Galway Kinnell died at his home in Sheffield in 2014, at the age of 87. His many admirers mourned the loss, but also celebrated the poet who once said his job was “to figure out what’s happening within oneself, to figure out the connection between the self and the world, and to get it down in words that have a lasting shape.”
Kinnell’s poems have lasted, and can now all be found in one volume, co-edited by his widow, Bobbie Bristol, and his former graduate student, Jennifer Keller.
As Edward Hirsch says in the introduction, Kinnell’s poetry is “mystically physical,” whether he’s showing us a “little sheep’s-head sprouting hair in the moonlight,” or “panhandlers and pushers” on Avenue C in New York City’s Lower East Side.
From 1927-2014, Kinnell published ten books of poetry, winning both the Pulitzer Prize and the National Book Award. He was also a MacArthur Fellow and the State Poet of Vermont, a title he shared with Robert Frost, among others, with whom he’s been compared.
In an editors’ note, Bristol observes that Kinnell was an avid reviser, and that he once remarked (I assume half joking) that he should have waited to publish his poems until he was 80, when he was finally satisfied with them. The collection, in a sense, grants that wish.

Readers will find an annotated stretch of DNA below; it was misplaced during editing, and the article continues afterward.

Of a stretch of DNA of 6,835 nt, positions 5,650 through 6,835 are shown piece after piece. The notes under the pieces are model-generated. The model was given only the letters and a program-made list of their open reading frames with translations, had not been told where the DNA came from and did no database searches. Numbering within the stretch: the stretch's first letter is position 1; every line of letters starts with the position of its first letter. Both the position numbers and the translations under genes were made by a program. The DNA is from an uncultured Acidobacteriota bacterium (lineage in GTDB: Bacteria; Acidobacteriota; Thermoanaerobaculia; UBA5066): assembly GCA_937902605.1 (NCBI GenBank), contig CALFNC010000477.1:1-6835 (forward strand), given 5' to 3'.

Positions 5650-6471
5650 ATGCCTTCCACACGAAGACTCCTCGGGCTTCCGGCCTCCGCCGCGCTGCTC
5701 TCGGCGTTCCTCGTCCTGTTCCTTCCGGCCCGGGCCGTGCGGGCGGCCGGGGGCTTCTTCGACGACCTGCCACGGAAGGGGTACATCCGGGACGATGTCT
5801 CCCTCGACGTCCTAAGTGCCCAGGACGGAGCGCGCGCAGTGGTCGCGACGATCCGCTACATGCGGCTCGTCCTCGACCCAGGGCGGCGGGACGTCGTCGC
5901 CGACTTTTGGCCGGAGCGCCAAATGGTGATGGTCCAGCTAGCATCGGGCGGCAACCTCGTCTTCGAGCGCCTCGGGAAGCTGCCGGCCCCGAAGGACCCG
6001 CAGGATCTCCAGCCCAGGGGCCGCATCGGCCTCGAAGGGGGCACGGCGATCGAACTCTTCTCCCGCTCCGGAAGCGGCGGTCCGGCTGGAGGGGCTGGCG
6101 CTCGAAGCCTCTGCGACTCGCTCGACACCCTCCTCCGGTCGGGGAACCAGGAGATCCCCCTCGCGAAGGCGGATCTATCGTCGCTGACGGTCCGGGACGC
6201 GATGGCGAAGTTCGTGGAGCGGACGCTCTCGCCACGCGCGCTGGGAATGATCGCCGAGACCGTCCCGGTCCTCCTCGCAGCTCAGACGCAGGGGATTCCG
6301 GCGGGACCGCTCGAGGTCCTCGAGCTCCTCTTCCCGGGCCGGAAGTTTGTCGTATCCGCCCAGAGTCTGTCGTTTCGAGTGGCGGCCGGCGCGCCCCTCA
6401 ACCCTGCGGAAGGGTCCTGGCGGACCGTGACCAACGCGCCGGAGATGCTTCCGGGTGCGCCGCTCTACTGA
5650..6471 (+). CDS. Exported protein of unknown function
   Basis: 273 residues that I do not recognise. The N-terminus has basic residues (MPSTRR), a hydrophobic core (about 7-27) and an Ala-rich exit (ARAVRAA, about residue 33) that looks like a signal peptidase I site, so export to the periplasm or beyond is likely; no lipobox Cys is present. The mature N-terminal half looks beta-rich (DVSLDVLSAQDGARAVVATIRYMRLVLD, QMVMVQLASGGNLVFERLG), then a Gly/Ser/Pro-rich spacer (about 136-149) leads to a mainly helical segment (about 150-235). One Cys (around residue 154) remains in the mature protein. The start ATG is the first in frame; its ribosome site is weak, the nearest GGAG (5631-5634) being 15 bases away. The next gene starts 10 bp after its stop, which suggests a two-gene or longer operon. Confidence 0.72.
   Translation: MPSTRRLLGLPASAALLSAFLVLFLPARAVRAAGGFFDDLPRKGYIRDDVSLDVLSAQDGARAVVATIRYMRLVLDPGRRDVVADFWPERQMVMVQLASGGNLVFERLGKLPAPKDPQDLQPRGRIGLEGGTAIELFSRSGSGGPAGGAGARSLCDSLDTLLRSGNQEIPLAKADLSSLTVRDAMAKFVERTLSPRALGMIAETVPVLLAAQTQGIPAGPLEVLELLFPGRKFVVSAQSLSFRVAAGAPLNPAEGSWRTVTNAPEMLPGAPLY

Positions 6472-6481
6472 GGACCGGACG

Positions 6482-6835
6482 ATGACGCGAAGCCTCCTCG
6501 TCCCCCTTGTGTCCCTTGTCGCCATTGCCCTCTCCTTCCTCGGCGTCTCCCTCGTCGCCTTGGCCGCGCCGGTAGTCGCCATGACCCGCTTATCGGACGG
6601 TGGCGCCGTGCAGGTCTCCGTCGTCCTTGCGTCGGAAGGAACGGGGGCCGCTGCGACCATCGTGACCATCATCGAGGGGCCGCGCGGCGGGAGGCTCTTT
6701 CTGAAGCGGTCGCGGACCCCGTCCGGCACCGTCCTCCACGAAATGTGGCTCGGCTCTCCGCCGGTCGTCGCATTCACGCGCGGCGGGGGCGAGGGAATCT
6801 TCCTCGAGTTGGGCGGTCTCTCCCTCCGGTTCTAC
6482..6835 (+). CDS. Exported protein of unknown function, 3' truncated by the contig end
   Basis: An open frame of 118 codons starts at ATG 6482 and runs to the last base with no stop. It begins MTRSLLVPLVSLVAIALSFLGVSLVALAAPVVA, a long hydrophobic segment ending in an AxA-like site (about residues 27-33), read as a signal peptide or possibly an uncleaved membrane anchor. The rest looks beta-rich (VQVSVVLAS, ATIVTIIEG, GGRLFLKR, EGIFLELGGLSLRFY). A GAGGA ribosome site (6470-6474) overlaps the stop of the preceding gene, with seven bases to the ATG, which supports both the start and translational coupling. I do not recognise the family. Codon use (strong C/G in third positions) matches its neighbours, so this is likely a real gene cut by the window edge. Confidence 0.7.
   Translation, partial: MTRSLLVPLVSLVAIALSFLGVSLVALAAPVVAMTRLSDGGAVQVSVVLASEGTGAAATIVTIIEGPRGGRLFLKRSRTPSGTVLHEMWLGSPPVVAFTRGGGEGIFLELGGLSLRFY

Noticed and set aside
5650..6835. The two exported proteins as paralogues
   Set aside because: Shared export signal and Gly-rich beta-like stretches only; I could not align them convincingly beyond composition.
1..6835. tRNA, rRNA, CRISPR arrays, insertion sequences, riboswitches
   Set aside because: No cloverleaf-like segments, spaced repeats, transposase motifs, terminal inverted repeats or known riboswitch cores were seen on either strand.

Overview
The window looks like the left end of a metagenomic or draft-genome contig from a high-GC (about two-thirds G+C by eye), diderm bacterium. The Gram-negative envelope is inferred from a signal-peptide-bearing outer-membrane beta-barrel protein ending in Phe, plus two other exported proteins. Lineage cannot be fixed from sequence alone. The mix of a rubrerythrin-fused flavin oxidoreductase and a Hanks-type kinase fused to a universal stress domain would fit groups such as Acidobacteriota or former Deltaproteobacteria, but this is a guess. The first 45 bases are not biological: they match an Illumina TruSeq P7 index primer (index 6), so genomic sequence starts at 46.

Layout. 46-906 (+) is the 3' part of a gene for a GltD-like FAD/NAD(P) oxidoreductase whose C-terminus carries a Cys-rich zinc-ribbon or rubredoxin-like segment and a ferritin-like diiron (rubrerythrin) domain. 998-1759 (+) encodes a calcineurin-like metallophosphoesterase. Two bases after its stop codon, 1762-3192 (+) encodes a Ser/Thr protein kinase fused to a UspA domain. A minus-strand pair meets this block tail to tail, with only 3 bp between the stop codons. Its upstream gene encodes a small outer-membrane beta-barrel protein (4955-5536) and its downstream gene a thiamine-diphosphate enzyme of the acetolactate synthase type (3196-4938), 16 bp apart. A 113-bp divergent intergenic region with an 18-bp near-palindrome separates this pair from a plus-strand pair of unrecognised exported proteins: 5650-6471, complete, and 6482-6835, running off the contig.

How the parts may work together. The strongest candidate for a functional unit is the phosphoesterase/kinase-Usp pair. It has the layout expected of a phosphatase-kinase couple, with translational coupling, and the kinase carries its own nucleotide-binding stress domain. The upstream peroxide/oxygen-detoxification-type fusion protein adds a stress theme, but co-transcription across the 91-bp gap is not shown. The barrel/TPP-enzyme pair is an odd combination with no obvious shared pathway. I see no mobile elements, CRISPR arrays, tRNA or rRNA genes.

I met Kinnell toward the end of his life, when I drove up the dirt road to his classic farmhouse to record him for a story I was reporting, reading one of his own favorite poems, “Saint Francis and the Sow.” He warned that his eyesight wasn’t as sharp as it used to be and he might make mistakes. But in his sunlit study, holding the book in his lap but rarely looking at the text, he recited the lines in his warm, conversational voice without a single stumble.
In his introduction, Hirsch writes that Kinnell recognized “a luminous spark in us” – a spark that glows throughout this collection, even through dark moments when the down-to-earth existentialist contemplates death - his own, or, more chillingly, “The Silence of the World" - the title of one of his poems.
It ends this way: “From across the valley the thud of an axe/arrives later than its strike/and the call of goodbye slowly separates itself/little by little from the vocal chords of everything.”
Good-bye, Galway Kinnell. But with this 500-page collection, hello again.